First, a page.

How Many Lives Hath a Cat? Symbols can change in meaning over time. Their significance depends on the prevailing symbolic winds of the culture in which they appear. Collective consciousness, and perhaps also the collective unconscious, evolve in step with the human race. One example occurs with the swastika, a symbol of ancient India and classical antiquity to denote good fortune. The word itself comes from the Sanskrit svastika meaning “lucky object.” Try telling that to Jewish people. The Nazis converted the ancient swastika, originally a symbol of good fortune, into one of hatred, bigotry, and, in the words of the poet, “man’s inhumanity to man.” 118


A less weighty example can be found in the expression that cats have nine lives. Once while practicing Spanish with a South American friend, I happened to use the expression that a cat has nine lives. “What are you talking about?” corrected my friend, “A cat has only seven lives.” As often happens in discussions with people from foreign countries, I realized we were standing at the precipice of a cultural divide. To my surprise, I learned that in the Spanish-speaking world, cats have only seven lives—los gatos tienen siete vidas. Spanish-born cats concerned about their longevity regard England or the United States as the place to be. 119 Why the discrepancy? I suspect the answer lies in differences in the symbolic significance of seven and nine in the two cultures. In like manner, the cultural assumptions of tarot readers influence what they see in the cards.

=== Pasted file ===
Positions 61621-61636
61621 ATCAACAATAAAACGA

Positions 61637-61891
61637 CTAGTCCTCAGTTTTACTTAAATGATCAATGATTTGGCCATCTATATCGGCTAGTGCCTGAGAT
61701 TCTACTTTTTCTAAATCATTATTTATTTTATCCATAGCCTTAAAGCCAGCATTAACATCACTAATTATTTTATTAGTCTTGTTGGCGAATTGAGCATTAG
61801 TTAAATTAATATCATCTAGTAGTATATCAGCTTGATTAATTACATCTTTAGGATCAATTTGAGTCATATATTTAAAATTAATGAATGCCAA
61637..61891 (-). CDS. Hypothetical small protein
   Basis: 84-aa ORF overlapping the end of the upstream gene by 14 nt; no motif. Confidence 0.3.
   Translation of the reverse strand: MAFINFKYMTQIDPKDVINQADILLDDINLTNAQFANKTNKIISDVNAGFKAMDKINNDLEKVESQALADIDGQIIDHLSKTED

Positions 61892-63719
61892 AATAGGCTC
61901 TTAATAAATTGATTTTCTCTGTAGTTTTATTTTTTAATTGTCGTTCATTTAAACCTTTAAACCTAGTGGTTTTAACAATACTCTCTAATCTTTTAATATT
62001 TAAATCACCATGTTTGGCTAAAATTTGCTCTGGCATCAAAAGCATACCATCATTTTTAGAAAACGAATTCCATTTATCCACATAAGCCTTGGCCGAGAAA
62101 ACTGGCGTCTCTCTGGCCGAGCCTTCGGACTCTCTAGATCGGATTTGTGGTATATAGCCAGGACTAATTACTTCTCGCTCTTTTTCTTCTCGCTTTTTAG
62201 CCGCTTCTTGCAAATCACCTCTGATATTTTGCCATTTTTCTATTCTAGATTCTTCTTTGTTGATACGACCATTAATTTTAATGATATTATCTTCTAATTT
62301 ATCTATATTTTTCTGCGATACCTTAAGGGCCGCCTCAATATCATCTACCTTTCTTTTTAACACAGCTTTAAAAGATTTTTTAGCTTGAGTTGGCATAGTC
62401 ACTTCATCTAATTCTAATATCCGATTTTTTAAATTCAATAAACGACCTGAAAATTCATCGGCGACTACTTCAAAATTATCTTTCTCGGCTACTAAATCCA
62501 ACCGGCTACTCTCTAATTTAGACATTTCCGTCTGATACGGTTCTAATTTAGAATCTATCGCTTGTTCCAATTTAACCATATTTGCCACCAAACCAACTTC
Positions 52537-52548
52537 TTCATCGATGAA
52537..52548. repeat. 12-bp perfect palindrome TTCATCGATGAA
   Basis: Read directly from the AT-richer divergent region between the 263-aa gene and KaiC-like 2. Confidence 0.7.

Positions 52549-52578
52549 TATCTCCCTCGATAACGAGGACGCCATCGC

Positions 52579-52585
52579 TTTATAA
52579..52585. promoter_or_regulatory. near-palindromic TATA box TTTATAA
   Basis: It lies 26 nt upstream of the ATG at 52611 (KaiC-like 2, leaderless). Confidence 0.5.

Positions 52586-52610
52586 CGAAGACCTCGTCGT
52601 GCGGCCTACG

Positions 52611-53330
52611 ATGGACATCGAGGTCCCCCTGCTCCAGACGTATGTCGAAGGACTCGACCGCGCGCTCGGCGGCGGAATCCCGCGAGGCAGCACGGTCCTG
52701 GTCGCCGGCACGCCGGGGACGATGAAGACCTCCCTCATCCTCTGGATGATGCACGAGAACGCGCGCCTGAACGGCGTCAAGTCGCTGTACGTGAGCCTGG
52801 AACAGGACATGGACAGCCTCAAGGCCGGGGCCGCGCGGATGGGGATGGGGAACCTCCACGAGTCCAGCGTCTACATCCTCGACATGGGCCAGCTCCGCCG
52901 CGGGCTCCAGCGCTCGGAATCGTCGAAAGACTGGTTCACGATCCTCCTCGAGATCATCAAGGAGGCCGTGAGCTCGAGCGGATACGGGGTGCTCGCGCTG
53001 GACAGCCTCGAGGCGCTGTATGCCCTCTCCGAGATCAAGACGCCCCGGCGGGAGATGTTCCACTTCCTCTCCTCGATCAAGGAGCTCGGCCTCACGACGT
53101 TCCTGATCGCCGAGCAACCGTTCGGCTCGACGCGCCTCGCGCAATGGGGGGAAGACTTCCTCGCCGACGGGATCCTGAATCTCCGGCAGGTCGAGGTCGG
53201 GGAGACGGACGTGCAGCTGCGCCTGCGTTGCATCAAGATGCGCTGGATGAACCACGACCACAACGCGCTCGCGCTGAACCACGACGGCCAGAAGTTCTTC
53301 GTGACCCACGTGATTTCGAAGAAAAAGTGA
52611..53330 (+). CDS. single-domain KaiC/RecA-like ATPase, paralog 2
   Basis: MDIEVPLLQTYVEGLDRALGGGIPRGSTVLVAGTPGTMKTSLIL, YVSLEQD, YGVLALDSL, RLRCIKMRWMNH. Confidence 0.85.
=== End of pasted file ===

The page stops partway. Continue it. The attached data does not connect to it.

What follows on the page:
The Exemplary and Marvelous Sacred Number Seven The number seven has long been considered to have magical, spiritual and mystical properties. The philosopher Philo of Alexandria (c. 15 BCE–c. 50 CE) viewed seven as an “exemplary and marvelous” number because “it neither begets nor is begotten.” 120 Say what? Philo was referring to the fact that seven is neither the product of other single digits, nor can you divide seven into any other single digit. Impressive! The number seven’s symbolism is part and parcel of human history, natural science, culture, and religion. God supposedly created the world in seven days. In the cosmology of various major religions, including Judaism, Islam, and Hinduism, the throne of God is located at or above the seventh heaven. Once you move beyond the seventh heaven, you come face to face with the deity. Thus, seven carries a sense of having reached an important threshold or limit and being on the verge of something greater. In Genesis, God rested on the seventh day after creating woman on the sixth. Other examples of seven’s importance abound. There are seven notes of the musical scale; seven colors of the rainbow; seven visible planets; seven levels of heaven; seven days of the week; seven chakras; seven deadly sins; seven sorrows of the Virgin Mary; seven metals of alchemy; seven Seals of the Apocalypse, and the list goes on. Historically, occultists often made correspondences among these diverse groups of seven. Timothy Bright in A Treatise of Melancholie (1586) discusses the “seven ages of man” and makes the following associations: … the seven planets, whereof our infancy is compared to the Moon, in which we seem only to live and grow, as plants; the second age to Mercury, wherein we are taught and instructed; our third age to Venus, the days of love, desire and vanity; the fourth to the Sun, the strong flourishing and beautiful age of man’s life; the fifth to Mars, in which we seek honour and victory, and in which our thoughts travel to ambitious ends; the sixth age is ascribed to Jupiter, in which we begin to take account of our times, judge of ourselves and grow to the perfection of our understanding; the last, and seventh, to Saturn, wherein our days are sad and overcast, and in which we find, by dear and lamentable experience and by the loss which can never be repaired, that of all our vain passions and affection past the sorrow only abides. 121